Christine Cho – Barclays

Okay. Can you just talk about what your plans are for the extra cash at WMB otherwise? Especially with the...

Don Chappel

We have a number of investment opportunities in the NGL pipeline, Petchem pipeline space where Alan has laid out strategy earlier about building that business, and Alan can speak to that again. So that’s an opportunity and the balance, we have some flexibility. And – so we’ll look at the facts and circumstances and determine what the best use of that excess cash is.

Christine Cho – Barclays

Okay. Can you give a little more detail about how the investment in ACMP brought your cash taxes to zero in 2013 and 10% in 2014?

Don Chappel

Sure. Our investment – again, there’s an allocation for tax purposes. The inside basis at ACMP did not change. Our investment was allocated between hard assets and intangibles. In terms of the hard assets, they enjoy accelerated depreciation and the intangibles enjoy straight line depreciation, but it’s really the depreciation of that investment that’s creating a very large tax deduction for us, which over the next few years will significantly lower our tax rate. In addition, the January 2013 Fiscal Cliff legislation included an extension of bonus depreciation and given the large amount of capital that we continue to invest, that’s pretty significant as well.

Christine Cho – Barclays

Okay. And then I noticed that your Geismar expansion, the start date was pushed back by a quarter, can you talk about what’s going on there?

Alan Armstrong

I’ll address that and then I’ll ask maybe Rory to hit a little harder on that. We really didn’t push it back as much – that’s not really the cause in the drop in volumes there, but we are giving ourselves some room for the tie-ins and some expanded tie-in work on there. So, I would just say we’re being fairly conservative and knowing that when you go to startup of facility like that, often there’s bobbles and interruptions as you try to do that, and we’re planning for that rather than explaining that later. So that’s really the purpose for that. But really, the startup is still scheduled right into the October timeframe.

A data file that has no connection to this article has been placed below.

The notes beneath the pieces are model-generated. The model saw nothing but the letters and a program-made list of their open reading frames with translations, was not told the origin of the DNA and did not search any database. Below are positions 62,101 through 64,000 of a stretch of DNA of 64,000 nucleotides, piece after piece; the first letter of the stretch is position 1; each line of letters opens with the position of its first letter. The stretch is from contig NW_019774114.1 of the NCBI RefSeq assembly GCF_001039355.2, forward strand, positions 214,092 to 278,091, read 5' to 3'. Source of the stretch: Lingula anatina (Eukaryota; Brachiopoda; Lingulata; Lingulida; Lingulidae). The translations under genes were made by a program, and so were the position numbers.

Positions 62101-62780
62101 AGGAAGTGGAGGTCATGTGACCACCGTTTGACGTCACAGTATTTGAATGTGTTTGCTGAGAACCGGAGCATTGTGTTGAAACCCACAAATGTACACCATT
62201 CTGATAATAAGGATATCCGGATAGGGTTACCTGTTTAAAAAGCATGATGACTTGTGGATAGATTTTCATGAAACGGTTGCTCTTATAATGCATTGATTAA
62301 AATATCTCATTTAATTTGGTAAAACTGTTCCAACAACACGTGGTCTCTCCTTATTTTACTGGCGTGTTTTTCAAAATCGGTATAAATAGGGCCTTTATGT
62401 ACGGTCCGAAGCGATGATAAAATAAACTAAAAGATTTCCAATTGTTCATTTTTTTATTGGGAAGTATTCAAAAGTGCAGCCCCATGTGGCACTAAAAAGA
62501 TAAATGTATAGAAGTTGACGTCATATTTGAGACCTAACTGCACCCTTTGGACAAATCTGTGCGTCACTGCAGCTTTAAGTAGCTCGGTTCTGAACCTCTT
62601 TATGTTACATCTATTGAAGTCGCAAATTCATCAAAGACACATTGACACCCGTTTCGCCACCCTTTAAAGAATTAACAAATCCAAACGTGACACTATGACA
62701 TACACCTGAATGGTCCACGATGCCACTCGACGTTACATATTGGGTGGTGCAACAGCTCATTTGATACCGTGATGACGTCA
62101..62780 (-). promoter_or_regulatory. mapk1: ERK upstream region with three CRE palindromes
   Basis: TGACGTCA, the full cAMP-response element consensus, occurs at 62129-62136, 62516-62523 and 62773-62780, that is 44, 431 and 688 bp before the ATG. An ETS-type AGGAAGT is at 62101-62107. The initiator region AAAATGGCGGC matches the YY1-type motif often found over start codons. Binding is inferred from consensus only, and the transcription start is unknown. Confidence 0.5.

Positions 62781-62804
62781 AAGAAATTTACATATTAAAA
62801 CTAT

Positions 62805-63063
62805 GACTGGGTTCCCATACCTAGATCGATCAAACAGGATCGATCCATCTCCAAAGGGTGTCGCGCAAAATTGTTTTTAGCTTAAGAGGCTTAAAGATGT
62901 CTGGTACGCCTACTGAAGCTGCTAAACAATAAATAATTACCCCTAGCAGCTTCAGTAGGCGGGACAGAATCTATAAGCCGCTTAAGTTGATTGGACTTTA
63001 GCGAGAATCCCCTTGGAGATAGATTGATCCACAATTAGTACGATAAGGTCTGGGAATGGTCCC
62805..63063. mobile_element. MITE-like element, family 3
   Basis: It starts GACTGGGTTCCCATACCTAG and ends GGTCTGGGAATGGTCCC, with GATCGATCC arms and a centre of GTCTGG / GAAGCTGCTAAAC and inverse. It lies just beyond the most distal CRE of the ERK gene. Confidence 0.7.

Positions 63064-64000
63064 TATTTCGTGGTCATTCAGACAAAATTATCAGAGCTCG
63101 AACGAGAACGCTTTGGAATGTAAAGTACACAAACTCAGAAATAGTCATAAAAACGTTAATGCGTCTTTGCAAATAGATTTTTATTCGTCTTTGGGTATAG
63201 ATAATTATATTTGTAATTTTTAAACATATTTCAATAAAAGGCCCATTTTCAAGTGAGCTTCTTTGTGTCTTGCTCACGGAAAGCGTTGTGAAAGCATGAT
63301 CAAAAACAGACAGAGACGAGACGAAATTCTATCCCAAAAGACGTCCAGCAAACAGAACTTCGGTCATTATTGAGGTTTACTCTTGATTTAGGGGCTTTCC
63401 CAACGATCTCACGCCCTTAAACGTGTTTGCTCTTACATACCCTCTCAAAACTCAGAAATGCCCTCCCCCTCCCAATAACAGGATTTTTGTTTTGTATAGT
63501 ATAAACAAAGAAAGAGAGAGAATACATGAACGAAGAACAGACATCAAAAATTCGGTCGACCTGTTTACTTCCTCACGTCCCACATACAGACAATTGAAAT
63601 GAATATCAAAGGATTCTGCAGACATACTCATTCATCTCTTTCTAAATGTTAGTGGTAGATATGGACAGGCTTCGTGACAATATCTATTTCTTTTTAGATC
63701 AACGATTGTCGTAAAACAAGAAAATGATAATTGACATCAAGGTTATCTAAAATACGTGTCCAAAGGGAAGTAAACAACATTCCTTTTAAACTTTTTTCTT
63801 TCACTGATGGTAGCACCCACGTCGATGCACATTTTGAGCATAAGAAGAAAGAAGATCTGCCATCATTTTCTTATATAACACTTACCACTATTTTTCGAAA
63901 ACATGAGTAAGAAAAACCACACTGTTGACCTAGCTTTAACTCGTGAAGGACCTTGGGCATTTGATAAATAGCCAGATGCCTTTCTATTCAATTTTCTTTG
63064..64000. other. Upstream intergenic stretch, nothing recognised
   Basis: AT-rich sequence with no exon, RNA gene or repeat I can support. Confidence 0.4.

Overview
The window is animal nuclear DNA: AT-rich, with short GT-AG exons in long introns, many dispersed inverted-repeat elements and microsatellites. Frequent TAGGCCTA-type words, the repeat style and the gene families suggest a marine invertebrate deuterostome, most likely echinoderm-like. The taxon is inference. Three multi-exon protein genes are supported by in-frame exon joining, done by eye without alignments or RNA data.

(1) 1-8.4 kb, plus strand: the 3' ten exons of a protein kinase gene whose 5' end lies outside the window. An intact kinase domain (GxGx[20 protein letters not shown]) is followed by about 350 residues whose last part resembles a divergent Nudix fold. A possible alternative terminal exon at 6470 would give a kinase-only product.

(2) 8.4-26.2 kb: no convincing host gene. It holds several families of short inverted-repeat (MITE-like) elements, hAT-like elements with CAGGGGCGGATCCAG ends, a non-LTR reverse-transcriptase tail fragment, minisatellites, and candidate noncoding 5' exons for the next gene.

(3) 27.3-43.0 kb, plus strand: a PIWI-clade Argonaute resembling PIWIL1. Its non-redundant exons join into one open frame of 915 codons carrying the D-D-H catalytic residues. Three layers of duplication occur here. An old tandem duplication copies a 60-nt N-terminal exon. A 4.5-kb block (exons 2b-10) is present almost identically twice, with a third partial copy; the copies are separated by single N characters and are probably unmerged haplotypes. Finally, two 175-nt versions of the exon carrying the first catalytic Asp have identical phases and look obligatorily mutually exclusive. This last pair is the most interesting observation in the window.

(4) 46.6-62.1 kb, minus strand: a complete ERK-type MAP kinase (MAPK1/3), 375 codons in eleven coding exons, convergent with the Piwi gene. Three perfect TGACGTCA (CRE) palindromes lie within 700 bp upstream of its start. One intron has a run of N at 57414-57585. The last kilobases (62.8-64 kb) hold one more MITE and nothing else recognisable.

Christine Cho – Barclays

Okay. And then you talked about how you started to recently see ethane rejection during the fourth quarter. How much did you reject in 4Q? And then also, you talked about how you’re assuming that all your equity volumes are going to be rejected in first quarter of 2013. What does your guidance assume for the rest of the year?

Alan Armstrong

Yeah. Let me take a look at that on fourth quarter. I know the first quarter of 2013, we’ve got rejection planned for the entire period, but if you can hang on just a second here. Fourth quarter, yeah, looks like we had about two weeks to three weeks of ethane rejection.

Don Chappel

Maybe just – this is Don Chappel – just related to that, I would just refer to you slide number eight in our deck that illustrates the declining ethane margin with lower frac spreads, but the widening of crack margin at Geismar. And I’d note there that our assumed about $0.06 of margin there, that equates to about, I think, $27 million of remaining ethane margins.

So we have very little ethane exposure left. And in fact, as ethane prices go lower, that $27 million does not include the benefit of Geismar’s margins expanding. So if you look at the sensitivities in our data book, you can get some sense of the combined effect. But again, there’s only $27 million of total ethane margin assumed in 2013. In our data book, we have the same slide for 2014 and you’ll see with the Geismar expansion, while the ethane margins assume to be a bit wider, the Geismar expansion completely mitigates that.

Christine Cho – Barclays

Okay.

Don Chappel

And I mentioned to some investors before, if ethane prices go to the point that we’re in full rejection and go even lower, then, we’ve taken all the pain on the ethane margin and then Geismar starts to see even greater gains as its costs go down.

Christine Cho – Barclays

Right. And then last question for me, this is more of an accounting question, but how are you calculating the adjusted segment profit for Access Midstream Partners? Is that just net income that you expect at ACMP multiplied by your ownership? It just seems a little light. I’m just trying to figure out, do the Class C units participate in earnings, but not the class B, is that how that works?

Don Chappel